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During the late 1990s I occasionally sat in on a poker game at a friend's house in Fairfield, a suburb 47 miles northeast of San Francisco. Regulars included news hacks, a photographer, and a cop with the San Francisco Police Department. He would regale us with stories about how, when he was an officer in smalltown Texas, he would banish vagrants by putting them in railroad boxcars and padlocking the door. He expressed alarm that I lived near the Golden Gate Park Panhandle, where the "bums" were. Once, he announced a planned move from Fairfield to Vacaville to further distance his family from the "scum" of San Francisco.
I recalled that card-table bravado last month when I learned of a stealth initiative by San Francisco Police Chief George Gascón to stop recruiting potential police cadets from San Francisco high schools, junior colleges, and community fairs. The department will instead replenish its ranks with already-sworn police officers, mostly from other Bay Area departments. For the foreseeable future, San Francisco has canceled full-term police academy classes. A police department that is already composed of 76 percent out-of-town officers will probably become even more unbalanced.
The idea is to save money. But it seems ironic that, just as the San Francisco Board of Supervisors is considering controversial legislation to fine contractors doing business with the city if they don't hire enough local workers, the city seems to be abandoning a local hiring policy that actually makes sense. Police officers, unlike bricklayers or roofers, might actually do a better job if they know the community they're working in.
"What kind of rank-and-file police department do we want?" asks Don Casper, a member of the San Francisco Civil Service Commission, which recently approved a rule clearing the way for the SFPD to refocus recruitment toward out-of-towners. "Is it a department whose members have ties to one or more of San Francisco's communities?"
Or one that doesn't?
While the San Francisco Police Department was moving away from local hiring, the board of supervisors was moving in the other direction with a costly proposal to fine construction firms who fail to hire 50 percent local residents on city-funded projects.
"We're just saying there should be more San Franciscans, who are making investments with our tax dollars, who have been struggling with unemployment," said Supervisor John Avalos, who is sponsoring the legislation.
A blanket local hiring law sounds great at first — let's hear it for the home team! — but not after counting the costs.
Layoffs to make room for local workers will just push unemployment over the bridges and down the peninsula – and possibly back to San Francisco if our law inspires copycats in nearby cities. Companies unable or unwilling to fire and rehire workers, such as small, family-run, minority-owned companies, simply won't bid on government contracts. Fewer bidders will result in higher construction prices for the city and taxpayers.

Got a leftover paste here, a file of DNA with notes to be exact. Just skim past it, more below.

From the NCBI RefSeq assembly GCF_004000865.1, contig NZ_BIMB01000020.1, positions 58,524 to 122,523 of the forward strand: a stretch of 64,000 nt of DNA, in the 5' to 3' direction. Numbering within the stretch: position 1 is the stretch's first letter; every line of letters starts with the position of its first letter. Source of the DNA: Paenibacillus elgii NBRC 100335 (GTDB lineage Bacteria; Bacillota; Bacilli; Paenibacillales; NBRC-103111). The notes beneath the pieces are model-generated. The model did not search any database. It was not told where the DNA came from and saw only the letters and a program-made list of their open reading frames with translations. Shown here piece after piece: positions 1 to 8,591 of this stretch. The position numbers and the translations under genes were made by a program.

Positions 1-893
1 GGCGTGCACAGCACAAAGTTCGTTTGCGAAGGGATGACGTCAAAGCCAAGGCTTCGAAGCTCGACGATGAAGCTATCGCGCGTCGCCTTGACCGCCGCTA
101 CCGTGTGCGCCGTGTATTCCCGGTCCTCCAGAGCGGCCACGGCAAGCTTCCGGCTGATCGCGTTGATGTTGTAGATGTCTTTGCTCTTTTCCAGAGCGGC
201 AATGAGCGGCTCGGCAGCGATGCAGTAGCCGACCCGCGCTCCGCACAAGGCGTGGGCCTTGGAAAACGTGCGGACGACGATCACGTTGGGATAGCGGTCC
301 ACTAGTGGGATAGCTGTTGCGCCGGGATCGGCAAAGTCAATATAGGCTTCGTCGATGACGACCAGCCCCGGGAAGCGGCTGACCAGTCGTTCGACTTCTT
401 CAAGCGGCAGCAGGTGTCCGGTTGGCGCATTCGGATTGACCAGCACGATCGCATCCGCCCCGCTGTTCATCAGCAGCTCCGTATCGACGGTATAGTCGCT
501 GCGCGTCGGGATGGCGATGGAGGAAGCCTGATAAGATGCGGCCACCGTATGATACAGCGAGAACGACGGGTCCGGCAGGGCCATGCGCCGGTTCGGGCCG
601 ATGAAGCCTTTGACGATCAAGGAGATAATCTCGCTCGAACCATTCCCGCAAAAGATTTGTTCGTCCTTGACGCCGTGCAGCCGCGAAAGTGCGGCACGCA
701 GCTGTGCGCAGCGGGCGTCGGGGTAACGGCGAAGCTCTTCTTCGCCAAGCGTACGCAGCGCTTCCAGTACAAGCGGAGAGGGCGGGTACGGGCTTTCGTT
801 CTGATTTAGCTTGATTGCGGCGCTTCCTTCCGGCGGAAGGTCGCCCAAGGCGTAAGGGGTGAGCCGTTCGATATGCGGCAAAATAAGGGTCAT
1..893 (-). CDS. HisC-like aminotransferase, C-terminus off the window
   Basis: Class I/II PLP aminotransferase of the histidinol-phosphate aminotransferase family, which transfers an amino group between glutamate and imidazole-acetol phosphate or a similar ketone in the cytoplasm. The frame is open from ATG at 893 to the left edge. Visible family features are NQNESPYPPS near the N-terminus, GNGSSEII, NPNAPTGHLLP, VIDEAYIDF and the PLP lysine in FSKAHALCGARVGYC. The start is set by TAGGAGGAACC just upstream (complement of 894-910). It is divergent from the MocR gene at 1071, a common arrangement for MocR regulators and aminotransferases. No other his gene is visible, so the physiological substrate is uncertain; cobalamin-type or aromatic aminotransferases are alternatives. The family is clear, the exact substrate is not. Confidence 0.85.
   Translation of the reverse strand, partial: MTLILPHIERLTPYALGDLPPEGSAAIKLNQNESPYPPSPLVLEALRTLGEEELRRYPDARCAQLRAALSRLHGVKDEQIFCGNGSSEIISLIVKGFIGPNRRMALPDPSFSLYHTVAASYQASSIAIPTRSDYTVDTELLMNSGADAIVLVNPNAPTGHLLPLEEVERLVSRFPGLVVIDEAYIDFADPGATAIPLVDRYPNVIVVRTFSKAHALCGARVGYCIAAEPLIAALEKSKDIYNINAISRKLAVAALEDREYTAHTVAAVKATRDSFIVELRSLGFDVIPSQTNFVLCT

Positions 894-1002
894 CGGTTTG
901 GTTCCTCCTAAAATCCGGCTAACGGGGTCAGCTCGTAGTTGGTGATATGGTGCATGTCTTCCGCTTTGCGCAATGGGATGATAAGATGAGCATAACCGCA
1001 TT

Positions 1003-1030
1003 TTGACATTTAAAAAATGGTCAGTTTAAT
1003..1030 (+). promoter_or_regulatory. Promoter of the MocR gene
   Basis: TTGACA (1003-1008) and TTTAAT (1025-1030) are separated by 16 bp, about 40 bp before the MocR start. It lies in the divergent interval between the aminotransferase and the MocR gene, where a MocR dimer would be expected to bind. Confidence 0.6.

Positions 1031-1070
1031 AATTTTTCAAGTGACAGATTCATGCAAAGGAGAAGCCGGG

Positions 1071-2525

Gascón's money-saving initiative is also misguided. That's because policing is different than pile driving. Deep local connections can help officers understand and fight local crime. Eliminating local recruitment could dilute city efforts to step up community policing, because fewer officers will have roots in the city. And it could widen the gulf between police and local ethnic and cultural communities.
Let's start with the pitfalls of Avalos' local hiring bill. City contracting rules already encourage builders to voluntarily hire at least 50 percent local workers. The idea was that they would include people belonging to minority ethnic and cultural groups, but a recent study showed contractors weren't complying. Avalos' proposal would add penalties for noncompliance.
But Doug Chan, a member of the city's human rights commission, which enforces rules directing government contracts to local small businesses, says Avalos' proposed ordinance could harm small minority contractors.
Doing special hiring for a single project is the kind of investment a large, regionally prominent company might make — and then pass the extra cost along to taxpayers. A local, family-owned construction business, whose work is typically building nongovernment projects, is less likely to fire staff just to get a city job. The ironic result could be to squeeze out local companies. "Local business enterprises are employers of first resort for locals," Chan says.
Some kinds of construction workers are scarce in San Francisco, making a local hire requirement even more costly. According to a recent city-commissioned analysis of the Bay Area construction industry, Pile Drivers Local 34 had only one worker living in San Francisco, as did Roofers Local 40 and Carpet, Linoleum, and Soft Tile Workers Local 12.
The combination of reduced competition and higher personnel costs will result in more San Francisco taxpayer money spent on bridges, buildings, and roads — and less spent on other important things.
Local hiring isn't a bust, though, if local roots improve employee performance. Pile driving isn't that type of job. Police work is. Imagine a Cantonese-speaking kid in the Sunset who becomes a beat cop with a keen ear for gossip about gangs extorting local businesses.
"In language minority communities, this is not an insignificant issue," Chan says. "In many parts of San Francisco, conversational ability in Chinese and Spanish is absolutely necessary to collect street intelligence, and to understand needs of residents."